We have already heard a lot about Intel’s upcoming Alder Lake platform, but most leaks and rumors have pertained to the desktop range. Now, we have our first glimpse at the mobile Alder Lake-P range, which is rumored to launch at CES 2022 for Chromebooks and laptops.
As discovered by Coelacanth’s Dream, a new patch for the Coreboot software revealed the power limits for multiple chips in the Alder Lake-P range. The patch shows PL1, PL2, and PL4 limits, which each determine a different wattage the processor can run at given certain circumstances.
PL1 is the wattage the processor can maintain, and that’s normally what you see as the wattage of mobile CPUs. Here are the PL1 ratings revealed for Alder Lake-P:
- 2 + 8 core: 15W
- 4 + 8 core: 28W
- 6 + 8 core: 45W
Like the desktop range, Alder Lake-P chips will use a hybrid design that combines big, high-performance cores and little, high-efficiency cores. We don’t have names for each of the processors yet, so we’re left referring to them based on their core counts. In the list above, the 45W chip has six big cores and eight little cores.
These are the default power limits for Alder Lake-P chips, though they’re still subject to change before launch. As reported by VideoCardz, Google’s Brya Chromebook platform is using slightly different numbers. The steady wattage numbers are the same, but Chromebooks won’t draw as much power on PL2 and PL4 (both temporary power limits).
Brya is a validation platform from Google for the upcoming Alder Lake range, according to Chrome Unboxed. Google has been using the platform since December 2020 to make sure the upcoming chips work in Chromebooks, and with slightly tweaked power ratings, it seems they do. On Google’s platform, the 15W chip is rumored to drop to only 3W in an idle state.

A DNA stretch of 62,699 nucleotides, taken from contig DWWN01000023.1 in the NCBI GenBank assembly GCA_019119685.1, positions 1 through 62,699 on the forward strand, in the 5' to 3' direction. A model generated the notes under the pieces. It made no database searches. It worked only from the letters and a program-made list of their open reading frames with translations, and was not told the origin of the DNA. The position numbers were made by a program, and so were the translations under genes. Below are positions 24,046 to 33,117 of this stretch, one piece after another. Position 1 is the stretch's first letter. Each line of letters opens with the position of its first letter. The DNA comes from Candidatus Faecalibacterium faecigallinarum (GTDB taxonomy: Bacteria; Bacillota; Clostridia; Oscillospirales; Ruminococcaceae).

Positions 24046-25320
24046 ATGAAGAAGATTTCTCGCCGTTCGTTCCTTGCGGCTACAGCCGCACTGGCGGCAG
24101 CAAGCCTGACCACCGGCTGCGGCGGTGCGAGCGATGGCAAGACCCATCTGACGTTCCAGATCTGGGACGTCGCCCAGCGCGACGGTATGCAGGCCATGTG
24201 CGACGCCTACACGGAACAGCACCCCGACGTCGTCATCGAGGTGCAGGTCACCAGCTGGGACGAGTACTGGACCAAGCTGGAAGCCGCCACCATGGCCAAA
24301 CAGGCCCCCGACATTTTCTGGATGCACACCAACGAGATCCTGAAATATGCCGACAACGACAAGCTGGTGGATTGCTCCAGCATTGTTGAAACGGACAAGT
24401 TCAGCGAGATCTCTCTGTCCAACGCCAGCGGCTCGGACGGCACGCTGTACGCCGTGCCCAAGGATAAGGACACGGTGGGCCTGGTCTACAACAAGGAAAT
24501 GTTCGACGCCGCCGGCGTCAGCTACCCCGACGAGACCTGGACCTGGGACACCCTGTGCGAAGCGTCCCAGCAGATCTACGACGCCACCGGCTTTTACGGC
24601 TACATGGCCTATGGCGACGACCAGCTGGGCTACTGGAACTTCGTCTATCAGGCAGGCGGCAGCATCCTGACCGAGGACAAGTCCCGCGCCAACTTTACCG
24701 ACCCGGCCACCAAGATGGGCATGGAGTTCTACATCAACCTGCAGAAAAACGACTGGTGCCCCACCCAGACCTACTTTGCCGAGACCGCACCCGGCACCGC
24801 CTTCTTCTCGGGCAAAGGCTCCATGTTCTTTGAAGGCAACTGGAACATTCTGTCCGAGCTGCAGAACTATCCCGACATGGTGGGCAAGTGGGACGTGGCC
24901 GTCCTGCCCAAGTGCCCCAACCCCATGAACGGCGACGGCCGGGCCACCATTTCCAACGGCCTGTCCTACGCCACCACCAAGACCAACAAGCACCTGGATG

Alder Lake-P reportedly compromises the three middle processors in Intel’s mobile Alder Lake range. The Coreboot update also provided a look at one of the two Alder Lake-M chips, which are reportedly targeted at tablets and low-power machines. The 2 + 8 core Alder Lake-M chip has a PL1 of 9W according to the update.
The PL4 limits are interesting to look at, too. PL4 notes the peak power draw of the processor, which shouldn’t last for more than a few milliseconds. At peak, Alder Lake-P chips can reportedly draw up to 215W of power, and Alder Lake-M chips can draw up to 68W. The Brya platform is much more limited with a PL4 of 159W.
According to these numbers, the newer chips will draw more power at peak than Tiger Lake-H. However, the most powerful Alder Lake-P shaves 20W off the PL2 rating of Tiger Lake-H, suggesting that Alder Lake-P is slightly more efficient under normal circumstances.
- Intel thinks your next CPU needs an AI processor — here’s why
- Intel’s 24-core laptop CPU might outclass desktop i9 processors
- Intel Raptor Lake CPUs: Everything we know about the 13th-gen processors
- The 6 best Intel CPUs of all time
- Intel just accidentally leaked a mysterious 34-core CPU